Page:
You want to believe him. But you don’t know what to believe.
Mets owner Fred Wilpon said Thursday that he will be “vindicated” in the $1 billion lawsuit alleging that he and team CEO Saul Katz ignored warnings that Bernard Madoff was a fraud.
Wilpon said the Mets will have the “necessary resources” to compete now and in the future. That the effort to sell a non-controlling, 20 to 25 percent of the club is attracting “top-notch” people with sincere interest. That selling the entire franchise is “not on the table,” not even under consideration.
This is how a man is supposed to act when he believes in his innocence. Wilpon isn’t backing down from Irving Picard, the trustee who is suing the Mets’ owners on behalf of the Madoff victims. No, Wilpon is contesting every allegation, defending his honor, fighting like hell.
Alas, full vindication for Wilpon is unlikely, both as a Madoff investor and as Mets’ owner. The most logical outcome of the suit is not a verdict, but a settlement. On the baseball side, Wilpon’s new general manager, Sandy Alderson, has a history of success. But by the time the Mets revive — if they revive — they might be under new ownership.
Wilpon made a defiant, passionate stand Thursday, one day after his son Jeff, the team’s chief operating officer, initiated ownership’s PR offensive. Many beaten-down Mets fans, however, are tantalized by the idea of Donald Trump buying the club and giving the franchise a more boisterous, robust identity, a touch of Steinbrenner.
That’s not going to happen, at least not anytime soon. And no matter what you think of Fred Wilpon as a businessman or owner, the last thing he resembles, at least on the surface, is a villain.
It’s difficult finding anyone in baseball – players, agents, executives, owners – who will say a bad word about Wilpon. On a sunny Thursday morning, it was easy to understand why. Wilpon, wearing sunglasses and a blue, button-down shirt, addressed the media while sitting on a table that the Mets set up smack in the middle of a practice field at their spring-training complex. A battery of cameras and reporters surrounded him, yet he looked entirely at ease.
Wilpon, 74, addressed the Madoff issue immediately, opening his remarks by saying, “We did not know one iota, one thing, about Madoff’s fraud. We didn’t do anything wrong.” Three sentences later, he announced, “We will be vindicated,” for the first — but not last — time during his 20-minute news conference.
He spoke clearly and forcefully, addressing the Mets’ beat writers by their first names, yet chiding the group at large for questioning his integrity and reaching premature conclusions. The reporters, in turn, acted quite respectfully toward Wilpon, even while peppering him with tough, direct questions.
The whole thing was refreshingly civil, particularly given the reputation of the rough-and-tumble New York media. Wilpon is a gentleman, a giving member of the community, and even now, as he concedes being “duped” by his old friend Madoff, a highly respected businessman.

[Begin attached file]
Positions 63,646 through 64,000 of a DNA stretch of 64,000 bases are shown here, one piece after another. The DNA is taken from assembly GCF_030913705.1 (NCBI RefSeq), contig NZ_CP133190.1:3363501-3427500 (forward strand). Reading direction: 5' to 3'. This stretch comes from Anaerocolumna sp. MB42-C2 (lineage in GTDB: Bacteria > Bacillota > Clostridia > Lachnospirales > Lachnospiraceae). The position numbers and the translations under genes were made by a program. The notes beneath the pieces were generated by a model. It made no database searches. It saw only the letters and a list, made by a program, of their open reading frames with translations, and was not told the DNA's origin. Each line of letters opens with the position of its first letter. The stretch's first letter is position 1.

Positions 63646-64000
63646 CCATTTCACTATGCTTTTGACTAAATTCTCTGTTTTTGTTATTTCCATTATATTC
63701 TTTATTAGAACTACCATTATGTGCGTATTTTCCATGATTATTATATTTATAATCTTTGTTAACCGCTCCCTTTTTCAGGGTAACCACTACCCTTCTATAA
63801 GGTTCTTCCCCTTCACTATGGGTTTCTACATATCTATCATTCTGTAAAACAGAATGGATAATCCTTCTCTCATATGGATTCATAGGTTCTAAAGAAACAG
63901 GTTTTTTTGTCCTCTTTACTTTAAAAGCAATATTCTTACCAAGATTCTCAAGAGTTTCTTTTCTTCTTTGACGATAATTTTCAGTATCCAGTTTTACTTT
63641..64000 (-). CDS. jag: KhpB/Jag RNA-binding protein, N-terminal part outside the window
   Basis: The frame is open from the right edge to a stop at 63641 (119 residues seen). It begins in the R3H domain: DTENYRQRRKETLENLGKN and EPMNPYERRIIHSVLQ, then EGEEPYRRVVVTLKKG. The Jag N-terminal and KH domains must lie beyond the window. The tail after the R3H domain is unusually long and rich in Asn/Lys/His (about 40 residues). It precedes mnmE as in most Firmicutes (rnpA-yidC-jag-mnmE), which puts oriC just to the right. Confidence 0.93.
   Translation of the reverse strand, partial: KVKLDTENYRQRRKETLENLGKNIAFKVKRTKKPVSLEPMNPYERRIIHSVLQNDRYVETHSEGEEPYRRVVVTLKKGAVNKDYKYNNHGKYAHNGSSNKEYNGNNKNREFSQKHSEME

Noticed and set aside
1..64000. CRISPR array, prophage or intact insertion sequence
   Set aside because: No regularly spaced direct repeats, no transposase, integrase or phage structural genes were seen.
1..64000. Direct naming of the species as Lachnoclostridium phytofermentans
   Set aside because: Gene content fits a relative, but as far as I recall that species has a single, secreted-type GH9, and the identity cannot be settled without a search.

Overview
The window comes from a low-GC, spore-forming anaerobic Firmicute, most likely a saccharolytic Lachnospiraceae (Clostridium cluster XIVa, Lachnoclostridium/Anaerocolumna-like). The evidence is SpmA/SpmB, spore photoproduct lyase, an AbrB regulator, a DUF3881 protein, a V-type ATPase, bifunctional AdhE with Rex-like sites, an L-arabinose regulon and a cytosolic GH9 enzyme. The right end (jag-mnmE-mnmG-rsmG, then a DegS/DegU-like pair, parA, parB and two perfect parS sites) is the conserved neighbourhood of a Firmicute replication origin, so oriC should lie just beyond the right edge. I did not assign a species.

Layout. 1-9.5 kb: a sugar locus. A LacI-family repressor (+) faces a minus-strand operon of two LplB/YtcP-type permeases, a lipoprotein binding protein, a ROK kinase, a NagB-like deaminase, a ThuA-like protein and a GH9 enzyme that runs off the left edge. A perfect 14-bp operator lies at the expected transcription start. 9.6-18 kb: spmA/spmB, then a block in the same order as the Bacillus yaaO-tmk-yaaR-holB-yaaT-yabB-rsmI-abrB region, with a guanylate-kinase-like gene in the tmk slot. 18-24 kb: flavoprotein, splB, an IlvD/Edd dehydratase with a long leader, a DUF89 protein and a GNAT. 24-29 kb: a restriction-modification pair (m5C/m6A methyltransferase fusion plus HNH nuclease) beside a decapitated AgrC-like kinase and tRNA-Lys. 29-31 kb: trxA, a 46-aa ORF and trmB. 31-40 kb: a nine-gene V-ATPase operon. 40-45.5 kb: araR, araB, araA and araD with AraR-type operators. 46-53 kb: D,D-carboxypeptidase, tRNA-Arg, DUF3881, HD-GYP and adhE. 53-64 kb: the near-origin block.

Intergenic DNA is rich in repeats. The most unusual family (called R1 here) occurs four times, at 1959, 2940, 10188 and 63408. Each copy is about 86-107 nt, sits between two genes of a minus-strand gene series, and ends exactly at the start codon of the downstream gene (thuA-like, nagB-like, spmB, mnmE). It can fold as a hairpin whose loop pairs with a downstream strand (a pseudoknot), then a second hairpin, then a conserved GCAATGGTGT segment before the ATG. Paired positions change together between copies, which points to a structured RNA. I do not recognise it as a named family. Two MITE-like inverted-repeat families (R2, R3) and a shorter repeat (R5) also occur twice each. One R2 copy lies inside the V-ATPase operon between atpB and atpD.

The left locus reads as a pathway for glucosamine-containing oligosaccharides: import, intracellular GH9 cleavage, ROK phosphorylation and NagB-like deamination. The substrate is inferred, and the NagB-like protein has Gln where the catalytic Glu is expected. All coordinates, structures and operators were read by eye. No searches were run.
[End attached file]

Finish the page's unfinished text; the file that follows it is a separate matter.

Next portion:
Many Mets fans, though, are in no mood for sympathy, particularly when Wilpon might not merit it, if Picard’s lawsuit is to be believed.
Both Fred and Jeff Wilpon lost credibility by dismissing for nearly two years the impact of the Madoff scandal on their operation. Yes, the Mets carry a top-five payroll, one that actually is nothing to be proud of, given the team’s poor decision-making under former GM Omar Minaya. But let’s see what happens next offseason, when the Mets will shed about $50 million in payroll.
The litmus test will not be shortstop Jose Reyes, a potential free agent who might not be worth the risk of a long-term contract. No, the litmus test will be how aggressively the Mets replace the players they lose. If they are inactive, they cannot blame a bloated payroll again.
Alderson already has spoken of regaining flexibility, which often is code for “lowering payroll.” Wilpon, while declining to divulge specifics, gives the impression that, more than anyone, he wants the team fixed.
“This business has to be straightened out, no question about it,” Wilpon said. “Every other business I like. This business I love. I love the New York Mets. I’ve been around here for almost 32 years. This is part of my DNA.”
If he goes down, then, he will go down swinging.
Wilpon could take the opposite approach, declining comment on all things Madoff, allowing the process to play out. Perhaps he is too angry to stay silent. Perhaps he wants to appeal to his jittery fan base. Perhaps both.
When one reporter implied that a settlement with Picard would offer less-than-total vindication, Wilpon shot back, “You’re going to see vindication when our answers come back. Six weeks from now, when we answer that complaint, you’re going to see vindication right there.”
When another reporter asked why Wilpon was willing, on the first day of spring training, to even discuss the Madoff affair, Wilpon responded incredulously, “Have you read the papers in the last two weeks? I want to put an end to it. That’s why I brought it up. I’m not hiding from anything. We provided 700,000 pieces of paper — 700,000 pieces of paper — to the trustee. We’re not hiding anything. We’ve got nothing to hide.”
You want to believe him. You just don’t know what to believe.